On Friday, September 15, 2023, the Colegio exhibit was featured as part of the Latino Leadership Summit in Salem, OR. Members of the Colegio were recognized and honored as part of the morning program. Dozens of the attendees had the opportunity to view the exhibit and learn about this important part of Oregon’s history!
COLEGIO CESAR CHAVEZ 50TH ANNIVERSARY: CELEBRATING A COLLEGE WITHOUT WALLS
On August 26, 2023, PODER: Oregon’s Latino Leadership Network, hosted an incredible commemorative and celebratory event to honor the history and legacy of the Colegio César Chávez at the Father Bernard Youth & Retreat Center in Mt. Angel, Oregon, the original site of the Colegio. Hundreds of community members, including many who were a part of Colegio’s history, participated in the event!
Celebrating 50 Years of the Women, Gender, Sexuality Studies / Queer Studies Program at Oregon State University
In 2022, Susan Shaw, Professor and former Director of OSU’s Women, Gender, and Sexuality Studies (WGSS) program asked librarian, Jane Nichols, if The Valley Library would create and host a display of materials celebrating the program’s history. As the librarian for WGSS, she was well-positioned to bring together a team to work on this project. Drawing on OSU’s Special Collections and Archives Research Center holdings, they pieced together WGSS’ history through this exhibit.
The WGSS 50th Anniversary exhibit celebrates and documents the growth of the Women, Gender, Sexuality Studies / Queer Studies program from its 1972 beginnings as a feminist reading group to its current success as an academic program with a thriving activist-scholar community. Detailing how the history of WS/WGSS/QS bleeds through to the present, this display highlights activism, community organizing, intersectionality, and the collaborative ethos which has guided the program, the faculty, and the students in their work both inside and outside of the classroom. Interviews, scholarship, zines, and art express the academic vigor and creativity of WGSS/QS faculty, alumni, and students across the years. Reflecting on WGSS/QS’ journey as a burgeoning discipline at OSU, the posters and accompanying book display explore the program’s ongoing commitment to tackling multifaceted societal injustices and look forward to the ways in which the program will continue to expand on and nuance the revolutionary energy of the early program leaders.
All are welcome to view the exhibit and check out books from the accompanying display, both located on the 5th Floor Alcove across from the Special Collections Special Collections and Archives Research Center.
Our work and this display take place on the Oregon State University Corvallis, Oregon campus, which is located in the traditional territory of the Chepenefa (“Mary’s River”) band of the Kalapuya. Through this display we wish to create space for us the contributors and you the readers to interrogate understandings of this location’s history where after the Kalapuya Treaty (Treaty of Dayton) in 1855, Kalapuya people were forcibly removed to what are now the Grand Ronde and Siletz reservations. The Kalapuya are now members of the Confederated Tribes of the Grand Ronde Community of Oregon and the Confederated Tribes of Siletz Indians.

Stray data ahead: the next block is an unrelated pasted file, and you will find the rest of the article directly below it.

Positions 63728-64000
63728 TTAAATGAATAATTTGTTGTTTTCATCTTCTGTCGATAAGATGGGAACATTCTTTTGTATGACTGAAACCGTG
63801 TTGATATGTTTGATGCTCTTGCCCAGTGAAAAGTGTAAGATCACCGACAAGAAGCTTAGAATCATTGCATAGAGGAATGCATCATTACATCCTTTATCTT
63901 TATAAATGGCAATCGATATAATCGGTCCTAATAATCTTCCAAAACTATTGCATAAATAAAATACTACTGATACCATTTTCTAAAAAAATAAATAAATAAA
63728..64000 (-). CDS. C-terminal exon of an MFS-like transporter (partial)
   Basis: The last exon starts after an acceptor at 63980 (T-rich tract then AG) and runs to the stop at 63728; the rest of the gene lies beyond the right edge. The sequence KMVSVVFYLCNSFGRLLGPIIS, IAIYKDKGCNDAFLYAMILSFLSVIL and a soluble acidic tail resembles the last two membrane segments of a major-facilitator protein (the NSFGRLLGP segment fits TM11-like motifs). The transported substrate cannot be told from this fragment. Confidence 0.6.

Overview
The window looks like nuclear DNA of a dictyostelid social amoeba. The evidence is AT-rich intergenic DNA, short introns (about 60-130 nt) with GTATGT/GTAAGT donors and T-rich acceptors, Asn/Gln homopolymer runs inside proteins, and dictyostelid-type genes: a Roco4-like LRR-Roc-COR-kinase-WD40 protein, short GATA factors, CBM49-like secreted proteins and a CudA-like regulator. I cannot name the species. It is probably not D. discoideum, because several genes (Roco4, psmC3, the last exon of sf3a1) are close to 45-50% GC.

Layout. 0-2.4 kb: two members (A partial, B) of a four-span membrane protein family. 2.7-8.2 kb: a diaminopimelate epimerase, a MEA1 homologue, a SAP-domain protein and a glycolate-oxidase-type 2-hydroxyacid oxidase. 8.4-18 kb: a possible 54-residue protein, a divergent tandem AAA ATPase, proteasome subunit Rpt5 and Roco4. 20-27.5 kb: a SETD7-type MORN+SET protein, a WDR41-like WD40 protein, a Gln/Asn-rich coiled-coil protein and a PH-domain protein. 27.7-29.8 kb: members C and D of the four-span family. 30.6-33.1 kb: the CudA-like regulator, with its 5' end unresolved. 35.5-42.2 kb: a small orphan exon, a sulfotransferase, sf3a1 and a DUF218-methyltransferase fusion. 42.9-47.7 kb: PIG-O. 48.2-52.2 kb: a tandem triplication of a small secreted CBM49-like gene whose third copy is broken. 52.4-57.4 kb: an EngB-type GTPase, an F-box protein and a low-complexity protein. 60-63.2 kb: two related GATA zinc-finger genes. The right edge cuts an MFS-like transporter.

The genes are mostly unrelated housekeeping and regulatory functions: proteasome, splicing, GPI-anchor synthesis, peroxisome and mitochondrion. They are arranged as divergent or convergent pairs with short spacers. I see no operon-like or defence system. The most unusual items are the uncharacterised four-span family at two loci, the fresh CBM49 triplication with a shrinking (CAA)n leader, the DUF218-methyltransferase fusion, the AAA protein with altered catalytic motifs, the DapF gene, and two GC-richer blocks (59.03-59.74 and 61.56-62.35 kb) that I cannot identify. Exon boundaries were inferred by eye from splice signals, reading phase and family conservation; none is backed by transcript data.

We extend our appreciation to all who contributed to this project including OSU’s Special Collections and Archives Research Center staff Rachel Lilley and Anna Dvorak; OSULP librarian Jane Nichols and graphic designers Rox Beecher and Robin Weis; and interviewees Dr. Qwo-Li Driskill, Dr. Susan Shaw, Kryn Freehling-Burton, and Sujittra Avery Carr. Extra gratitude goes to Chris Snyder, School of Writing, Literature, and Film Graduate Teaching Assistant who authored much of the writing of the exhibit. This exhibit would not be possible without their collective contributions.
We are so excited to be hosting the Oregon Historical Society (OHS) exhibit “Catching Birds with a Camera: Finley, Bohlman and the Photographs That Launched Oregon’s Conservation Movement” from February – July 2019!
OHS curated and hosted the exhibit in 2018 as an extension of a joint grant project between OHS and SCARC. During 2016-2017, both institutions collaborated on the project “Reuniting Finley and Bohlman” to make more than 40 years of photographs, manuscripts, publications, correspondence, and other materials created by William Finley, Irene Finley, and Herman Bohlman available online. The digitization effort allows the collection, which is physically divided between the OHS and SCARC to be united in its entirety for researchers and conservationists to access online. Included in the project are nearly 7,000 images and over 8,000 pages of manuscript materials that are available at digitalcollections.ohs.org and oregondigital.org/sets/finley-bohlman
William L. Finley’s interest in wildlife conservation began when he and his boyhood friend, Herman T. Bohlman, began photographing birds around Oregon at the turn of the twentieth century. Photos and manuscripts by noted conservationist William L. Finley, his wife Irene, and Herman T. Bohlman helped in establishing wildlife refuges in Oregon. The photographs include Finley and Bohlman’s trips to Malheur Lake, the Klamath Lakes, and Three Arch Rocks on the Oregon coast – and, these photographs played a key role in President Theodore Roosevelt’s decision to create wildlife refuges at those locations. A fourth wildlife refuge in Corvallis was named in honor of William Finley. More information about Finley can be found on The Oregon Encyclopedia